Cruise was jumping from one building to another, but it was a long jump, and things didn’t go to plan. Cruise shattered his ankle upon landing and was out of filming for months, the scene made it into the movie though!
Salt, filming halted after injury
Angelina Jolie had a busy ‘00s and began the ‘10s in the action-mystery Salt. She played a CIA agent on the run after she was accused of being a Russian spy. There were many stunts in the movie and during one scene in New York Jolie suffered a bad knock to the head.
She was pretty shaken up and had to stop filming for a few weeks following her injury. The accident would have cost the production company thousands of dollars in wasted time waiting for their star to return.
Justice League, mustache
Superman actor Henry Cavill is a busy actor, so when he wrapped for comic book adventure Justice League, he moved on to another project. He didn’t need to play Superman for a while and began growing a mustache for his latest role in Mission: Impossible – Fallout.
Justice League needed Cavill to come back and reshoot some scenes but he was obliged to keep his mustache. The movie studio had to film the scenes and then try to use CGI to edit out his face fuzz to terrifying results.
Thor: Ragnarok, expensive wig
Marvel fans loved the introduction of Valkyrie in Thor: Ragnarok, played by Tessa Thompson, but during filming she actually made a mistake that ended up costing the movie $10,000.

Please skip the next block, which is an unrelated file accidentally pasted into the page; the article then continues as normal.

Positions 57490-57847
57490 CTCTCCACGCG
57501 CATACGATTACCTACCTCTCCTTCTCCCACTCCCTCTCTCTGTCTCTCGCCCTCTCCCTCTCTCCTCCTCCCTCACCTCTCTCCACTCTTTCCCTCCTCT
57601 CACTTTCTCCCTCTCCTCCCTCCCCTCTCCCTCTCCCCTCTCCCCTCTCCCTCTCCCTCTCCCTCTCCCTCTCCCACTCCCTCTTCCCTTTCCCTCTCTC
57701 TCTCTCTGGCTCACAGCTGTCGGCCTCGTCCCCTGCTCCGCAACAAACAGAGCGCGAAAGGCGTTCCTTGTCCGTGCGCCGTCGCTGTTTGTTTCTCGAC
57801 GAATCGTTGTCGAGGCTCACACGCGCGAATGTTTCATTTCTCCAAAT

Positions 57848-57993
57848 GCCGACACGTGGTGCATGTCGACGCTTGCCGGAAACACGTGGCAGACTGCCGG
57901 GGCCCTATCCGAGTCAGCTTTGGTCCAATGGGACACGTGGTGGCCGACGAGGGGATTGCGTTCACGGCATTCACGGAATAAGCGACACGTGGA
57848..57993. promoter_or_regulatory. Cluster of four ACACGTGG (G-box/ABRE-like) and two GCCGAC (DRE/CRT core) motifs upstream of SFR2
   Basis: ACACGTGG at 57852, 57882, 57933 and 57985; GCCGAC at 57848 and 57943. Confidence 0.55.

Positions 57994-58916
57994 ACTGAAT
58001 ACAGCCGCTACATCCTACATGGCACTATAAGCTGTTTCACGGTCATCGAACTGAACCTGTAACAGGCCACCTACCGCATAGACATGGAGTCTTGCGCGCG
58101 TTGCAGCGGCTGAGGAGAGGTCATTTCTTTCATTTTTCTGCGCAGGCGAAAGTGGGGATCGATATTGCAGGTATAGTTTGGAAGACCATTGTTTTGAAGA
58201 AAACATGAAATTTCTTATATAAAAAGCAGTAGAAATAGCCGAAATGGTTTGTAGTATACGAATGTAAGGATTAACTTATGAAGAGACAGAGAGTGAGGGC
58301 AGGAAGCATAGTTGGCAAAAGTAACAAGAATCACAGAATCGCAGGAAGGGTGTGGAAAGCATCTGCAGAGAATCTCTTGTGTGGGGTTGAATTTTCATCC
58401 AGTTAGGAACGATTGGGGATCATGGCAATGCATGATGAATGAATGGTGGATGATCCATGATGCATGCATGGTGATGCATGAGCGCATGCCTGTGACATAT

When most of the filming of Thor seemed done, she left to begin filming the movie Sorry to Bother You, which required her to die her hair orange. This became a problem when she was brought back to do reshoots for Thor, and the studio had to make her an expensive wig to cover it up.
Jumanji: Welcome to the Jungle, Karen Gillan’s costume
Karen Gillian has become a name to remember over the past few years thanks to her role as Nebula in the Guardians of the Galaxy and Avengers films, but she also stars in the Jumanji movies.
While the first film Jumanji: Welcome to the Jungle made over $750 million after its 2017 release, people were not happy with one aspect. They disapproved of how revealing Karen’s clothes were. People thought it was unnecessary and this risk nearly cost them viewers because people were badmouthing and threatening to boycott.
The Avengers, fire
Before Marvel’s Avengers movie franchise there was a 1998 spy action film with the same name. It starred Ralph Fiennes and Uma Thurman teaming up to prevent a villain from destroying the world using a devastating weather machine.
The film was panned by critics and audiences alike. One scene featured an explosion but when the film crew set it off a few sparks flew onto a neighboring prop, causing it to catch fire, destroying approximately $1.6 million worth of set.
Frozen, levitating characters
Disney’s Frozen was the breakout smash-hit animation in 2013. It had loads of catchy songs, a great plot and many people think it’s one of the best Disney films of all time. It wasn’t without its mistakes though, and in animation, one mistake is an expensive one.